Remember that functions a(v), b(v) and c(v) need to be
exponentiated to obtain the metric coefficients:
If the coefficients in front of the logarithms are integers,
functions A, B and C would be single-valued and real.
Requiring the coefficients in front of the logarithms to be
after simple algebra (!) one obtains that the only allowed
power is , giving the Bjorken hydrodynamic scaling
of the energy density, reproducing the result of Janik and
Let us apply the same strategy to the early-time solution: using
perturbative (in z) solution at early times give the following
While no single scaling variable exists, it appears that the
series expansion is in
Keeping u fixed and taking t ->0, we write the following ansatze
for the metric coefficients:
with a, b and g some unknown functions of u.
Solving Einstein equations yields
where F is the hypergeometric function.
Hypergeometric functions have a branch cut for u>1.
We have branch cuts again!
However, now hypergeometric functions are not in the exponent.
The only way to avoid branch cuts is to have hypergeometric
series terminate at some finite order, becoming a polynomial.
Before we do that we note that, at early times the total energy
of the produced medium is .
Requiring it to be finite we conclude that for
the power should be .
Hence, at early times the physically allowed powers are:
Finally, we see that the hypergeometric series in the solution
terminates only for in the physically allowed
range of .
The early-time scaling of the energy density in this
strongly-coupled medium is
This leads to the following energy-momentum tensor,
reminiscent of CGC at very early times:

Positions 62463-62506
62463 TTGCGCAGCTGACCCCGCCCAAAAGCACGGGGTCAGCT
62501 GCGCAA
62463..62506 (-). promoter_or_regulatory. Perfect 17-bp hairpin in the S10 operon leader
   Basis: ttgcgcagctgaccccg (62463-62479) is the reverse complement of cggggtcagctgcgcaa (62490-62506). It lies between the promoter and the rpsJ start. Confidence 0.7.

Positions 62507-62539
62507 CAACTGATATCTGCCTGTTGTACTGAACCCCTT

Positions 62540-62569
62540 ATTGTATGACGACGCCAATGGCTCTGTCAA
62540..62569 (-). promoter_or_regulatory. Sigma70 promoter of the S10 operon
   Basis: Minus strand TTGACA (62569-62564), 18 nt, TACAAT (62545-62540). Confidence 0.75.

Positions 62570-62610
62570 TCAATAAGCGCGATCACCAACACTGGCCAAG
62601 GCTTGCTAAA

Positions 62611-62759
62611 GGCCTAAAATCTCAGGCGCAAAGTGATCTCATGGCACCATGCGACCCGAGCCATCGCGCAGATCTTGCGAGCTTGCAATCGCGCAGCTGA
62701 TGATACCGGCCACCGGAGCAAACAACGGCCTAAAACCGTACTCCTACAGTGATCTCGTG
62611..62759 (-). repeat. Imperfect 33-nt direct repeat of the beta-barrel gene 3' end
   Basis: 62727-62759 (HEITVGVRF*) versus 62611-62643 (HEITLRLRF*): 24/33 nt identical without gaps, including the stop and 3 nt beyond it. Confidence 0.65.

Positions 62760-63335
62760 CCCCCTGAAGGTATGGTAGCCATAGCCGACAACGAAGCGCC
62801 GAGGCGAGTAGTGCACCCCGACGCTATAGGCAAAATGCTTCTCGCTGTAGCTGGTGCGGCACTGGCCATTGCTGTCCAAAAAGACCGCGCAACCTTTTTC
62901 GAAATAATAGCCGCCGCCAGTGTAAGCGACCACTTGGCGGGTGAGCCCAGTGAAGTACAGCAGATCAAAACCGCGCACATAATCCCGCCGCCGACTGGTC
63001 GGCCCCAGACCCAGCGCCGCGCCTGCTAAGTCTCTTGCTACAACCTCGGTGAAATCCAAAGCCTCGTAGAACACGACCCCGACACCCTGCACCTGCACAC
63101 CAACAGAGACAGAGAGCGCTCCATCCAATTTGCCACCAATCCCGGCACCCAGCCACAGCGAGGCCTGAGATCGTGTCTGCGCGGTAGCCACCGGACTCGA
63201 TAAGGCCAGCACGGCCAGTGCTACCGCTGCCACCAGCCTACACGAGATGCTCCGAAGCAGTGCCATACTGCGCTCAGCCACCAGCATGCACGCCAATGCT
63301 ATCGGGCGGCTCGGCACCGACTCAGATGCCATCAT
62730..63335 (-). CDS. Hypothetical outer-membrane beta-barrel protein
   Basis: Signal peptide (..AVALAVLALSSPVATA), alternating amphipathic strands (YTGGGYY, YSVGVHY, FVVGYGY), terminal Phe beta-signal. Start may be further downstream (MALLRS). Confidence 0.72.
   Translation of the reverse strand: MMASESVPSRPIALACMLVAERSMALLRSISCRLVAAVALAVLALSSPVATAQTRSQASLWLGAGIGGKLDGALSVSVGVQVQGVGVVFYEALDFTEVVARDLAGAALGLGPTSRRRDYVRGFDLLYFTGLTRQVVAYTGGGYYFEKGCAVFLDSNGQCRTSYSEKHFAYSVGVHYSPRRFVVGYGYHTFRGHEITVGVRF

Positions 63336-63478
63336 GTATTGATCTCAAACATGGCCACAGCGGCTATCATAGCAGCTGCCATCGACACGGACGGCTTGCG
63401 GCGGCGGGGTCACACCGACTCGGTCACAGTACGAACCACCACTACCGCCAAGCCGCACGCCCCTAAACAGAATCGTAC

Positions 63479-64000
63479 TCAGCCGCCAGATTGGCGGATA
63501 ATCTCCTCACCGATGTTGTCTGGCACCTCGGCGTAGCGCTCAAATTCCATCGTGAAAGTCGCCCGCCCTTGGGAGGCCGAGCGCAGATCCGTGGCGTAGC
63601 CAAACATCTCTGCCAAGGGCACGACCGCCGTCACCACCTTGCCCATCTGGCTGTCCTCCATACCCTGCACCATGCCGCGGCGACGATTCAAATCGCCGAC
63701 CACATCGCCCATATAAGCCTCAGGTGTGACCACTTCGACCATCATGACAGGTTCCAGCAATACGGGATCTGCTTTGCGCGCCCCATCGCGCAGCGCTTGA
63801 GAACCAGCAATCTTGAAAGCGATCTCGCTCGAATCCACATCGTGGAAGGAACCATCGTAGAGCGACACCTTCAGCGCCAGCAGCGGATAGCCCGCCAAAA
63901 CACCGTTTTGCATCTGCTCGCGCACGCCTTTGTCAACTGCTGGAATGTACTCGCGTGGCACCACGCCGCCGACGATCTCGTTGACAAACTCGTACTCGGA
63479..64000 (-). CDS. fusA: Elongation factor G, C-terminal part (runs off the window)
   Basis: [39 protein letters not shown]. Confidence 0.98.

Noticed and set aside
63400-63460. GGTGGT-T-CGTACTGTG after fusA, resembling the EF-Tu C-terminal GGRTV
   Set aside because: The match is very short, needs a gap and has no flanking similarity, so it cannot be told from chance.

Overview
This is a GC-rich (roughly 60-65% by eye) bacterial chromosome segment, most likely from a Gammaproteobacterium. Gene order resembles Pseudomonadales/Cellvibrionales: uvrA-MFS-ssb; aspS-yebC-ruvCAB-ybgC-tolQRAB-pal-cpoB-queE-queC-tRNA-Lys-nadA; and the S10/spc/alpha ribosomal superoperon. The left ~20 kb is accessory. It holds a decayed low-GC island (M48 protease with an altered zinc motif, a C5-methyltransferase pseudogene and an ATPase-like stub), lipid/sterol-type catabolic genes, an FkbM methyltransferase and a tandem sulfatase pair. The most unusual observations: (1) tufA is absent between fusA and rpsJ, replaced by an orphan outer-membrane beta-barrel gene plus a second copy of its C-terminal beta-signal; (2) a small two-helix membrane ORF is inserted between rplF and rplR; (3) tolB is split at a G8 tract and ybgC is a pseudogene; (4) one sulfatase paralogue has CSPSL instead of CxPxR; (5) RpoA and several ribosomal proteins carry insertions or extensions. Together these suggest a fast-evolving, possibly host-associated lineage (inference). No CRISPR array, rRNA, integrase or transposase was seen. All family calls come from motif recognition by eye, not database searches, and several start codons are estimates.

One can also look for the solution with the logarithmic ansatz
(sort of like fine-tuning):
The result of solving Einstein equations (no branch cuts this
time) is that and the energy density scales
The approach to a constant at early times could be
logarithmic! (More work is needed to sort this out.)
We summary of our knowledge of energy density scaling with
proper time for the strongly-coupled medium at hand:
We have thus see that the strongly-coupled system starts out
very anisotropic (with negative longitudinal pressure) and
evolves towards complete (Bjorken) isotropization!
Let us try to estimate when isotropization transition takes place:
the iterative solution has both late- and early-time terms.
has a branch cut at
has a branch cut at
We plot both branch cuts in the (z, t) plane:
The intercept is at the
In terms of more physical quantities we re-write the above
where e0 is the coefficient in Bjorken energy-scaling:
For central Au+Au collisions at RHIC at
hydrodynamics requires e=15 GeV/fm3 at t=0.6 fm/c
(Heinz, Kolb ‘03), giving e0=38 fm-8/3. This leads to
in good agreement with hydrodynamics!
An AdS/CFT skeptic would argue that our estimate
is easy to obtain from dimensional reasoning. If one has a
conformally invariant theory with , the only
scale in the theory is given by . Making a scale with
dimension of time out of it gives .
We would counter by saying that AdS/CFT gives a prefactor.
The skeptic would say that for NC =3 it is awfully close to 1…
Nakamura, Sin ’06 and Janik ’06 have calculated viscous
corrections to the Bjorken hydrodynamics regime by expanding the metric at late times as
In particular, writing shear viscosity as
one obtains the following coefficient (Janik ‘06):
(but with poles)
To remove the branch cut the coefficient in front of the log
needs to be integers. But it is time dependent!
Hence the prefactor of the log can only be zero!
Equating it to zero yields shear viscosity
in agreement with Kovtun-Polcastro-Son-Starinets (KPSS)
bound! (The connection is shown by Janik ’06.)